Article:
In the single most famous image from W. Eugene Smith’s  magisterial photo essay, “Spanish Village,” the faces of three members  of dictator Francisco Franco’s feared Guardia Civil evince the arrogance  often assumed by small men granted great power over others. Originally  published in the April 9, 1951, issue of LIFE.
(via LIFE Magazine’s Best Pictures: Iconic Images by the 20th Century’s Greatest Photographers, 1936-1972 - LIFE)
In the single most famous image from W. Eugene Smith’s magisterial photo essay, “Spanish Village,” the faces of three members of dictator Francisco Franco’s feared Guardia Civil evince the arrogance often assumed by small men granted great power over others. Originally published in the April 9, 1951, issue of LIFE.

(via LIFE Magazine’s Best Pictures: Iconic Images by the 20th Century’s Greatest Photographers, 1936-1972 - LIFE)

arsvitaest
arsvitaest:

Pablo Picasso, Guernica, 1937Oil on canvas[click on image for larger]”Guernica is a painting by Pablo Picasso, in response to the bombing of Guernica, Basque Country, by German and Italian warplanes at the behest of the Spanish Nationalist forces, on 26 April 1937, during the Spanish Civil War. The Spanish Republican government commissioned Pablo Picasso to create a large mural for the Spanish display at the Exposition Internationale des Arts et Techniques dans la Vie Moderne (1937) Paris International Exposition in the 1937 World’s Fair in Paris. Guernica shows the tragedies of war and the suffering it inflicts upon individuals, particularly innocent civilians. This work has gained a monumental status, becoming a perpetual reminder of the tragedies of war, an anti-war symbol, and an embodiment of peace. On completion Guernica was displayed around the world in a brief tour, becoming famous and widely acclaimed. This tour helped bring the Spanish Civil War to the world’s attention.” - source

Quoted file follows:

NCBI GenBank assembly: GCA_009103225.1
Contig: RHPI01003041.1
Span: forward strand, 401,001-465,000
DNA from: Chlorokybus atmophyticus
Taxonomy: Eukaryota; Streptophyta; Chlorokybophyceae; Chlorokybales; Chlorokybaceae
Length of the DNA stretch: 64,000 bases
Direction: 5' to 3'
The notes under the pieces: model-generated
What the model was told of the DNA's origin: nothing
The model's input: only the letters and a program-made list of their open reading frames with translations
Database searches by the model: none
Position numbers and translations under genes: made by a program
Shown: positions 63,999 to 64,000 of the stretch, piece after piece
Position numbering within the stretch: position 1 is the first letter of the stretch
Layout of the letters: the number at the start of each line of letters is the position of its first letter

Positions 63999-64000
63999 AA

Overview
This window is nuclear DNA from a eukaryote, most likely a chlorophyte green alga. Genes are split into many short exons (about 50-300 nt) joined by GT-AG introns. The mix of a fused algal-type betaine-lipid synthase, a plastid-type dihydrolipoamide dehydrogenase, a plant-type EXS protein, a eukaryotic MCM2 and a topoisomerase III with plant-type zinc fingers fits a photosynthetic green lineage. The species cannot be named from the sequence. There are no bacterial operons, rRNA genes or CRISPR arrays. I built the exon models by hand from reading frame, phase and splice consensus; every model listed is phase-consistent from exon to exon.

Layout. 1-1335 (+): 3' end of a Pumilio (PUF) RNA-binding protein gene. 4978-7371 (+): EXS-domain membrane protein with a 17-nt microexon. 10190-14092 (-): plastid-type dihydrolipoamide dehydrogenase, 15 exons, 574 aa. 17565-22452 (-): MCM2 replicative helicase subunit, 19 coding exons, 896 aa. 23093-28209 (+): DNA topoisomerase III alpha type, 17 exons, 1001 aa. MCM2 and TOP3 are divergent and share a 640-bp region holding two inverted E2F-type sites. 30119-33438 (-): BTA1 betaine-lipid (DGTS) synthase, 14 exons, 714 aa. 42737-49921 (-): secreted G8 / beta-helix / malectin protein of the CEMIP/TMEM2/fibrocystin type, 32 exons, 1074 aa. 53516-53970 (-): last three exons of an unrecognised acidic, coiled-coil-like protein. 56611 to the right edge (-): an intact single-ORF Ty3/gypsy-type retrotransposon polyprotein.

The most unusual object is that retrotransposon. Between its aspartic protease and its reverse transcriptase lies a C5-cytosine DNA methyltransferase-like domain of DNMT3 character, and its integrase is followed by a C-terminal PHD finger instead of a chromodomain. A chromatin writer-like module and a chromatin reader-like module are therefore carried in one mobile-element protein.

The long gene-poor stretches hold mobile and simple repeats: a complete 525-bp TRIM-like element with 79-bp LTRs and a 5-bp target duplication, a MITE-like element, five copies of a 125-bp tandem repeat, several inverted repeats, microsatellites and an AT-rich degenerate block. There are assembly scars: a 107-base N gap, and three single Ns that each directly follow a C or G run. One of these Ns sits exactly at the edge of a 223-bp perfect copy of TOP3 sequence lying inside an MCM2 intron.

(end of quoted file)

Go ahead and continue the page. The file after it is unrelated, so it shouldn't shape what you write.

My wife and I saw “Guernica” at the Reina Sofia museum in Madrid a few years ago. No photo can prepare you for this painting - it’s huge, 11 feet by 25 feet, and filled with images of agony. Incredible experience.
The room adjacent to the painting was full of sketches that Picasso did in preparation for creating the main event. A room full of sketches, made over months. That guy *worked* on this painting.

arsvitaest:

Pablo Picasso, Guernica, 1937
Oil on canvas
[click on image for larger]

Guernica is a painting by Pablo Picasso, in response to the bombing of Guernica, Basque Country, by German and Italian warplanes at the behest of the Spanish Nationalist forces, on 26 April 1937, during the Spanish Civil War. The Spanish Republican government commissioned Pablo Picasso to create a large mural for the Spanish display at the Exposition Internationale des Arts et Techniques dans la Vie Moderne (1937) Paris International Exposition in the 1937 World’s Fair in Paris. Guernica shows the tragedies of war and the suffering it inflicts upon individuals, particularly innocent civilians. This work has gained a monumental status, becoming a perpetual reminder of the tragedies of war, an anti-war symbol, and an embodiment of peace. On completion Guernica was displayed around the world in a brief tour, becoming famous and widely acclaimed. This tour helped bring the Spanish Civil War to the world’s attention.” - source

My wife and I saw “Guernica” at the Reina Sofia museum in Madrid a few years ago. No photo can prepare you for this painting - it’s huge, 11 feet by 25 feet, and filled with images of agony. Incredible experience.

The room adjacent to the painting was full of sketches that Picasso did in preparation for creating the main event. A room full of sketches, made over months. That guy *worked* on this painting.